In Federal Republic of Nigeria v MT Asteris(1) the Federal High Court convicted a vessel and its crew of charges that included conspiracy to deal, dealing with, attempting to export and storing crude oil without lawful authority or a licence.


The MT Asteris was arrested by the Nigerian Navy after being sighted drifting within Nigeria's exclusive economic zone (EEZ). The master and crew contended that they were on sea trial from Cotonou, Benin Republic and had no intention of entering Nigeria or carrying out economic activity within the EEZ. They further contended that the products found on board were from a previous ship-to-ship transfer operation offshore Cotonou. The crew admitted that they had no documents to prove the source of the cargo. The defence claimed innocent passage and submitted that a vessel that has no business in a country is not duty bound to obtain approval from that country. However, Lloyds List data showed that the vessel had been trading in Nigeria.


In convicting the vessel and crew, the court relied on the fact that the ship-to-ship transfer claim was neither proven nor supported by International Maritime Organisation or Lloyds List data. Further, the accused had 3,423.097 metric tons of petroleum products in their possession without documents confirming the origin. The court held that conspiracy does not require direct proof; rather, it can be inferred from the circumstances, which in this case were consistent with the offence.

On the count of dealing crude oil without the appropriate licence, the court relied on the vessel's ports of call logs in determining that it had called at the key Nigerian locations of Lagos, Warri and Escravos. The court held that the mere act of making those calls without a coastal trading licence in Nigeria, and the fact that the vessel had 3,423,097 metric tons of petroleum products without documentation, demonstrated that the goods were illegally sourced in Nigeria. Further, the court relied on Section 1(17) of the Miscellaneous Offences Act, which states that:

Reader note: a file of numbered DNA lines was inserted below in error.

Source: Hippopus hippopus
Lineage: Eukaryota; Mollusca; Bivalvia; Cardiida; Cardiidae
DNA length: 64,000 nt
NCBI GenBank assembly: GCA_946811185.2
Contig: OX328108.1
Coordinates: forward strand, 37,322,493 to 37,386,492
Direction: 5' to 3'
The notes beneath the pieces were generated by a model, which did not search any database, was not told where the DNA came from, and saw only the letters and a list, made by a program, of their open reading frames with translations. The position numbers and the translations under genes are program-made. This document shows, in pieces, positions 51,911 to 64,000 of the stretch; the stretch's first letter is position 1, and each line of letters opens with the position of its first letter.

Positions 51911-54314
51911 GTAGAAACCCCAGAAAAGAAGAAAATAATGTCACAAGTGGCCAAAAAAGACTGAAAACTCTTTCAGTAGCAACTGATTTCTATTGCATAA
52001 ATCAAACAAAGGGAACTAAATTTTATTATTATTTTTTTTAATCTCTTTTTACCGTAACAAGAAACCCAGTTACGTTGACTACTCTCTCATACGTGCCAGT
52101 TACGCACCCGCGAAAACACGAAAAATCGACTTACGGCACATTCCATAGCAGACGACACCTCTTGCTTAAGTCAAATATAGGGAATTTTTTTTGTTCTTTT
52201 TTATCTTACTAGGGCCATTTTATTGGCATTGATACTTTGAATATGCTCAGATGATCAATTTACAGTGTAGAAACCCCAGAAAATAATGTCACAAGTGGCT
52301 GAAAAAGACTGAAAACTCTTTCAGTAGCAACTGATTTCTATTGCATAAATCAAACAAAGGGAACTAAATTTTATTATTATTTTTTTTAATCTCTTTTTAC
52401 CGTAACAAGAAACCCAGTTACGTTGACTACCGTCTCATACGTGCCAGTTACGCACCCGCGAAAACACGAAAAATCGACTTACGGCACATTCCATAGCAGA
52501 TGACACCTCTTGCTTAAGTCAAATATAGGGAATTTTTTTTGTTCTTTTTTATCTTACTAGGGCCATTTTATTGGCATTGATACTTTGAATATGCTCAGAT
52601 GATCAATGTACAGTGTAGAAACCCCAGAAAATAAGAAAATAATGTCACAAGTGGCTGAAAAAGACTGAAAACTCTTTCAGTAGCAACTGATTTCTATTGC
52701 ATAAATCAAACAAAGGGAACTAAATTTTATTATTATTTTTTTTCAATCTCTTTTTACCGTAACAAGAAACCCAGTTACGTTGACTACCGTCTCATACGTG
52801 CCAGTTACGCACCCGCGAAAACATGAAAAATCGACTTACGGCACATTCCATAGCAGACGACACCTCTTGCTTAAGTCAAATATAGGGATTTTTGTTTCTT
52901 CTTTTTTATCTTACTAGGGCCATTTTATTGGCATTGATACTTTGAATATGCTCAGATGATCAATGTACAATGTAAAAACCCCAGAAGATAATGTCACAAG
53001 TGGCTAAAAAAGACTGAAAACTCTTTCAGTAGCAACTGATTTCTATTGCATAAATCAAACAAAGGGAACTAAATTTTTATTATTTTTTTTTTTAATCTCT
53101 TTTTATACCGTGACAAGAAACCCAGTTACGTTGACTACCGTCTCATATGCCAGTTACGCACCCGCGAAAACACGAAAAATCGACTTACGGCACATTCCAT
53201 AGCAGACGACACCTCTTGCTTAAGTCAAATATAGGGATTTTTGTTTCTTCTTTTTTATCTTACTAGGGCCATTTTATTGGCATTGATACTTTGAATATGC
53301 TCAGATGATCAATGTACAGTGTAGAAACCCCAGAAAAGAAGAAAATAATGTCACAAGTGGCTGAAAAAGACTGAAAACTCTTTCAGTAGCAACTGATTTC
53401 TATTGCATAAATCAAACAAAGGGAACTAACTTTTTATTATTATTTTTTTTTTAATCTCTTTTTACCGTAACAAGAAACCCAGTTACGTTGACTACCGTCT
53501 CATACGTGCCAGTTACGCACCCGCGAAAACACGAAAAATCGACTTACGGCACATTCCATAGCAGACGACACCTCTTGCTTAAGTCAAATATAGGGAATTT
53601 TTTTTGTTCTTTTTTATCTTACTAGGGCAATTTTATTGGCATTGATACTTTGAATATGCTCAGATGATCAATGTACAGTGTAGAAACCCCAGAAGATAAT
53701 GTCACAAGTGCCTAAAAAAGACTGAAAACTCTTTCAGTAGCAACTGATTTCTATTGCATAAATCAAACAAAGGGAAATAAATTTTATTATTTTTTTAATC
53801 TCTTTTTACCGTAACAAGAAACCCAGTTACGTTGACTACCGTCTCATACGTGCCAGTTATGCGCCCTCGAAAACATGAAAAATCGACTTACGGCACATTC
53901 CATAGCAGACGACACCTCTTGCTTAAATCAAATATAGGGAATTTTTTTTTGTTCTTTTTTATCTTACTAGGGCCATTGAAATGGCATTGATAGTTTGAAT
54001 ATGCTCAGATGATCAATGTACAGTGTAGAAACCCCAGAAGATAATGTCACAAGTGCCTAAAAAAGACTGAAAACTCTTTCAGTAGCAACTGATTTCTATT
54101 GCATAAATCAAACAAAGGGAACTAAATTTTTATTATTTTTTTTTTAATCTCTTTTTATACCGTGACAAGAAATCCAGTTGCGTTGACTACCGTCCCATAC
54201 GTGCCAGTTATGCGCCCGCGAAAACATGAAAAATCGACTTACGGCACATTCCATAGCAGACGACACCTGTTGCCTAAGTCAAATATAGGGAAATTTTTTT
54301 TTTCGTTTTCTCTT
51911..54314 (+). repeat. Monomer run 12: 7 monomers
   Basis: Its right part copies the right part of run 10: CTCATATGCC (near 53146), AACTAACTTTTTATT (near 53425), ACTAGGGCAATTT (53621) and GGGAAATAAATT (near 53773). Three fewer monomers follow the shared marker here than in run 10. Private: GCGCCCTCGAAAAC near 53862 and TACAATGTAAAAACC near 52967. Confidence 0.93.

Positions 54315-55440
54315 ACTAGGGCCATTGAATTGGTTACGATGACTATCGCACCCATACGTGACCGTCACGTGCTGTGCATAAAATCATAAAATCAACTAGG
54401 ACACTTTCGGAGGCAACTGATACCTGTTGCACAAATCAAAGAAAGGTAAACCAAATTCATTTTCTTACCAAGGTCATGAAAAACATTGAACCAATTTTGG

"Any person who without lawful authority or an appropriate license:

1. Imports, exports, sells, offers for sale, distributes or otherwise deals with any crude oil, petroleum or petroleum product in Nigeria;

2. Does any act for which a license is required under the Petroleum Act

shall be guilty of an offence and liable on conviction to imprisonment for life, and in addition any vehicle, vessel, aircraft or other conveyance used in connection therewith shall be forfeited to the Federal Government."

Based on the above provisions and the failure of the accused to provide a licence, the court held them to be acting without lawful authority. The court adopted similar reasons to convict the accused of the offences of exporting and storing crude oil without valid authority.


The court overlooked the defence's arguments on innocent passage within the EEZ. Under the Nigerian EEZ Act, jurisdiction over criminal matters in the EEZ appears to be limited to acts undertaken on, under or above installations within the designated area or within 200 metres of such installation. Further, the court did not appear to actively address the extent of criminal jurisdiction which the state can be allowed to assume under the United Nations Law of the Sea. The case demonstrates the court's strict views relating to vessels' compliance with documentation requirements in Nigerian waters. Thus, parties should be circumspect in ensuring that all the necessary documentation is up to date.

For further information on this topic please contact Emeka Akabogu at Akabogu & Associates by telephone (+234 1460 55550) or email ( The Akabogu & Associates website can be accessed at


(1) Charge FHC/L/239c/2015.

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